Sasha’s grandfather was a Russian explorer looking for a new route to the North Pole when his ship went missing and he was presumed dead. After losing her grandfather, Sasha slipped into the contented life that being the daughter of Russian aristocrats necessitates. She attended balls, danced with princes, and tried to suppress anything bold or adventurous in herself as to not shame her parents. Everything changes when she finds some map coordinates her grandfather had scribbled onto a piece of paper and convinces her that he took an alternate route to the pole and that’s why no one has been able to recover his ship from the icy north. So sure is she that she can find the ship and maybe even her crew that she runs away from the comforts of her home to get as far north as she can before hiring a ship to help retrace her grandfather’s steps.
At first, watching the film, I thought the animation was a little dull and lazy, and I don’t know if I grew to appreciate it over time or if it actually got better. Even the latter works for me because it would serve as a metaphor for Sasha finding herself in this adventure and her boring old life taking on new depth and color. After a while, I grew to appreciate how minimal the animation was. It wasn’t completely clean or fluid, but it made everything that I did see feel more purposeful. You mix that in with the increasingly vibrant color and settings and it made the movie more and more visually stunning to look at.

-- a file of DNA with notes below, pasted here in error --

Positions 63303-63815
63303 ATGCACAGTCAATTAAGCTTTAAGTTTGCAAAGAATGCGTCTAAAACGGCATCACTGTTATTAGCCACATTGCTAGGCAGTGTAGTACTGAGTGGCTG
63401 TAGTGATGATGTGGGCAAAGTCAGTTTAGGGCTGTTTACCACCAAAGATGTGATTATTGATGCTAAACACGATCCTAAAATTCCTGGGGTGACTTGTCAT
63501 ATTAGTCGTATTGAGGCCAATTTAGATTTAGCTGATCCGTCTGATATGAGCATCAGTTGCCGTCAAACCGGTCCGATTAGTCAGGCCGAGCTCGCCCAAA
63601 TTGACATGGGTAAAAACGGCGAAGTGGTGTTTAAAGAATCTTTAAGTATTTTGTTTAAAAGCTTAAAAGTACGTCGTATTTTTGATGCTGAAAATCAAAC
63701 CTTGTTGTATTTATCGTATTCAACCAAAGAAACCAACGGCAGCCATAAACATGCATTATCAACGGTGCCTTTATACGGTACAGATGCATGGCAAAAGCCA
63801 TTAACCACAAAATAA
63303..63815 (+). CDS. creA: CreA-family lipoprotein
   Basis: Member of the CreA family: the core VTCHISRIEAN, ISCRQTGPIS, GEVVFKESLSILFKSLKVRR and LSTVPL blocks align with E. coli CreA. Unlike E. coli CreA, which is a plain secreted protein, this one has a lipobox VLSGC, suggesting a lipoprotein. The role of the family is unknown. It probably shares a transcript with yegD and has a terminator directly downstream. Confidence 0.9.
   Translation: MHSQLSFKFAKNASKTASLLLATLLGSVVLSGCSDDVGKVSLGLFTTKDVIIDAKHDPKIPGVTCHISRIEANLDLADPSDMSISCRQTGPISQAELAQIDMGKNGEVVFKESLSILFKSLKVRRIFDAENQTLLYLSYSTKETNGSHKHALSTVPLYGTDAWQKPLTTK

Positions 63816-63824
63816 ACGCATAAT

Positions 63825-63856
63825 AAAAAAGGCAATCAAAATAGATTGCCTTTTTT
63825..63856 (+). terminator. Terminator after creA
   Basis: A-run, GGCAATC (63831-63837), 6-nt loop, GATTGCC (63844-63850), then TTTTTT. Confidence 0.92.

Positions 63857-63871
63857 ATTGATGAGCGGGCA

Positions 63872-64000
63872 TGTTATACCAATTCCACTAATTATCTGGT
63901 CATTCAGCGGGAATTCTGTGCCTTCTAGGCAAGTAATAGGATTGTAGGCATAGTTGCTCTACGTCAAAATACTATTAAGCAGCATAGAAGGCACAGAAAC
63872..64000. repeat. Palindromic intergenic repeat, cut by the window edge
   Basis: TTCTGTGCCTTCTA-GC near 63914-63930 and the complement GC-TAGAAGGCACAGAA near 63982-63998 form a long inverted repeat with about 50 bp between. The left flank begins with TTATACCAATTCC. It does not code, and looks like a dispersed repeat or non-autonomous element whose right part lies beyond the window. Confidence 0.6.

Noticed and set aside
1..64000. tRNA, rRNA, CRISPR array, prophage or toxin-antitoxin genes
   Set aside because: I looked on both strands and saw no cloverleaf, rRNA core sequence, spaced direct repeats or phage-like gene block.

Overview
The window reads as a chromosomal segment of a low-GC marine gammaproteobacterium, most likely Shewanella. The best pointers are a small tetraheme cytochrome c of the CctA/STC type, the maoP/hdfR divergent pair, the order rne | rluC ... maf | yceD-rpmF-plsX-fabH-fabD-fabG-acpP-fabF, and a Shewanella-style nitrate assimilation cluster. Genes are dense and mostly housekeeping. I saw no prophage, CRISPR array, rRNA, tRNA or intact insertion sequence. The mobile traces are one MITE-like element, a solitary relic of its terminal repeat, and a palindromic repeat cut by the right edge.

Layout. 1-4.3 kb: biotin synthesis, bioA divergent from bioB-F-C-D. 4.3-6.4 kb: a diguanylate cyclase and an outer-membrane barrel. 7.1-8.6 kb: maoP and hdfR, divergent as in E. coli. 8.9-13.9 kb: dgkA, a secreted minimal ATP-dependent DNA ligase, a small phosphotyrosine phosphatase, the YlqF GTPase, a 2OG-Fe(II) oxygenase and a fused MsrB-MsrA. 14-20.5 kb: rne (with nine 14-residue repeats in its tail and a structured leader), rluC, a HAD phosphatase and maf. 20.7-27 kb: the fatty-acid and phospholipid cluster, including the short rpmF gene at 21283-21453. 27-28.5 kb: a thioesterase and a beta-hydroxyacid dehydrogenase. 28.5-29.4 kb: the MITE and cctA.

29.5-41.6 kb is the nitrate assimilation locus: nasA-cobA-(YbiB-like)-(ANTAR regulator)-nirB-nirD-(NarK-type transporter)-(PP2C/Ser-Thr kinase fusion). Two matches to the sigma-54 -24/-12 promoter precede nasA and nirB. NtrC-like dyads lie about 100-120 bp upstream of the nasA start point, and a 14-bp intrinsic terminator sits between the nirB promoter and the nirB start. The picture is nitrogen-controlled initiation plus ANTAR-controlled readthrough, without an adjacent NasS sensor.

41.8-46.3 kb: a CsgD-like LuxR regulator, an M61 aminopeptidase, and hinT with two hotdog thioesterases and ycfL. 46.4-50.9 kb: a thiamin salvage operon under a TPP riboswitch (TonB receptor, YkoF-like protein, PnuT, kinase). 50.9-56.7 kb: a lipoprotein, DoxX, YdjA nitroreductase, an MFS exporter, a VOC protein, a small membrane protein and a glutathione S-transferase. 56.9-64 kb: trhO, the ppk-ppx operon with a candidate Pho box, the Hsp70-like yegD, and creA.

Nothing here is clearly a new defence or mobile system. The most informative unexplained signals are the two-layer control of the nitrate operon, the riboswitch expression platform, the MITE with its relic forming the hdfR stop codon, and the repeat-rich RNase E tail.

I also really like the Sasha character as she dives into her adventure without knowing exactly how she’s going to pull it off. She is forced to learn and adapt to the inevitable problems that arise throughout her journey. A favorite section of the film to me is when Sasha is trapped in a fishing village in the far north, broke and hopeless and the owner of the local tavern offers her a room if she’ll work for it, and through a montage several minutes long, you see Sasha grow to learn a variety of skills and a work ethic her previous life never expected from her. It’s really wonderful how it’s all put together, and as far as the plot, gives her time to prepare her argument for why a particular captain of a particular ship should allow her to come aboard and why they should all go looking for her grandfather’s ship together.
Sasha continues to grow as a character, adapt to new problems, and drive herself right to the brink of breaking, but her determination to discover exactly what happened to her grandfather is awesome and inspiring. Long Way North is a real treat for the eye and the soul.
Available on Blu-ray and DVD from Shout Factory on January 17.